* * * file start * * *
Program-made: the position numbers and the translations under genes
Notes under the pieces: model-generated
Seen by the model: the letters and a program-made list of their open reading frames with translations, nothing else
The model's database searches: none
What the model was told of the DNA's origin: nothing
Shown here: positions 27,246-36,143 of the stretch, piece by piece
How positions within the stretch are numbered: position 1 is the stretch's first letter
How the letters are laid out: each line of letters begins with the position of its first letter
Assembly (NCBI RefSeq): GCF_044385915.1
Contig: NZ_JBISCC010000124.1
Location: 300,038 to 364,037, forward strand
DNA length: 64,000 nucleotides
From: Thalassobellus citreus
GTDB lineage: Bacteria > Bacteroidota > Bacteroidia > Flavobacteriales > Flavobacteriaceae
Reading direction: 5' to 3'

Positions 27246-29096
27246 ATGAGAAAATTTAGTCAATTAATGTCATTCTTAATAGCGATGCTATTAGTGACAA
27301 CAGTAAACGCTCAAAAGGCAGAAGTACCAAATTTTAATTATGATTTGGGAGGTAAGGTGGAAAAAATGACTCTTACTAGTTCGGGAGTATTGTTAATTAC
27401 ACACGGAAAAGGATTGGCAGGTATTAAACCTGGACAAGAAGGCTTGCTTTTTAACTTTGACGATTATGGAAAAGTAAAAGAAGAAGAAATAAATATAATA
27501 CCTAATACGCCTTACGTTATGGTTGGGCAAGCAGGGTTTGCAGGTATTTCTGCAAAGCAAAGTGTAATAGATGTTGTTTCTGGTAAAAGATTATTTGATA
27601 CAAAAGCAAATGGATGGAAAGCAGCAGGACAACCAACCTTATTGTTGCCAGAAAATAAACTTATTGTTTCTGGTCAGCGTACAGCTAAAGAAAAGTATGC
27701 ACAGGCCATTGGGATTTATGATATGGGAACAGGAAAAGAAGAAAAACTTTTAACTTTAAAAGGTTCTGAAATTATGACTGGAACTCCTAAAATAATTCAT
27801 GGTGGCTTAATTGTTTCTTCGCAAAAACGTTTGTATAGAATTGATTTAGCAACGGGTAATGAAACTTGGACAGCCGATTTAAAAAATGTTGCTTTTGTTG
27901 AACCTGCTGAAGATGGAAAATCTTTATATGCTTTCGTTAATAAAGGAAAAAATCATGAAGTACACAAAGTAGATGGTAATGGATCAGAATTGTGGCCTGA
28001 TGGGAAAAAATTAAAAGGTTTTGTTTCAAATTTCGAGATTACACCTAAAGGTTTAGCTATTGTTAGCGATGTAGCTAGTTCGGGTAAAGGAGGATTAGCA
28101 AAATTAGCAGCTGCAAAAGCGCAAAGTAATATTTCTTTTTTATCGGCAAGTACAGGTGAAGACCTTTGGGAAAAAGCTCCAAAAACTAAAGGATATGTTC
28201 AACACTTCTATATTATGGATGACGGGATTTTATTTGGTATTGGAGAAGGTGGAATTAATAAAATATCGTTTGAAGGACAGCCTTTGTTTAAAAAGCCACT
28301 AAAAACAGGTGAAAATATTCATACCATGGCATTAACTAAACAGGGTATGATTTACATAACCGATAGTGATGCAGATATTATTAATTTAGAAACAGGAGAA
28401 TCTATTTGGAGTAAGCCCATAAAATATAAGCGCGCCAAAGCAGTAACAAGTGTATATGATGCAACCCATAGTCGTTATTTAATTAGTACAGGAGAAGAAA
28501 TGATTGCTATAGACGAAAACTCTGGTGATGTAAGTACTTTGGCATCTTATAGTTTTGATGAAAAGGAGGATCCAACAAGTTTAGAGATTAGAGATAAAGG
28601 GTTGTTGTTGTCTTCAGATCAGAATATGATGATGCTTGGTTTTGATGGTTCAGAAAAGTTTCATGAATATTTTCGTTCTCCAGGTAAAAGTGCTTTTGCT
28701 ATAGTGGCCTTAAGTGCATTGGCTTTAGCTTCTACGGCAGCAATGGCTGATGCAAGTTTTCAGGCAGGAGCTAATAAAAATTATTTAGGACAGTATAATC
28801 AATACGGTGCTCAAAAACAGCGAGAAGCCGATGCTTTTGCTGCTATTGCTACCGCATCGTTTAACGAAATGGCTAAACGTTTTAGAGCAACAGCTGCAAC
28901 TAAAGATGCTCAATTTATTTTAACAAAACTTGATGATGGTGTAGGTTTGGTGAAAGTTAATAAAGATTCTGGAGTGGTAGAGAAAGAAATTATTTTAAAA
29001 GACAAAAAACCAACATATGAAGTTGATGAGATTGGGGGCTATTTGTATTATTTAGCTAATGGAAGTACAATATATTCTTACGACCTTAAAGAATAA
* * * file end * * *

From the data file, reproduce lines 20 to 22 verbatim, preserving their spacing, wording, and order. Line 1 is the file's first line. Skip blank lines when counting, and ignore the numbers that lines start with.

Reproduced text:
27501 CCTAATACGCCTTACGTTATGGTTGGGCAAGCAGGGTTTGCAGGTATTTCTGCAAAGCAAAGTGTAATAGATGTTGTTTCTGGTAAAAGATTATTTGATA
27601 CAAAAGCAAATGGATGGAAAGCAGCAGGACAACCAACCTTATTGTTGCCAGAAAATAAACTTATTGTTTCTGGTCAGCGTACAGCTAAAGAAAAGTATGC
27701 ACAGGCCATTGGGATTTATGATATGGGAACAGGAAAAGAAGAAAAACTTTTAACTTTAAAAGGTTCTGAAATTATGACTGGAACTCCTAAAATAATTCAT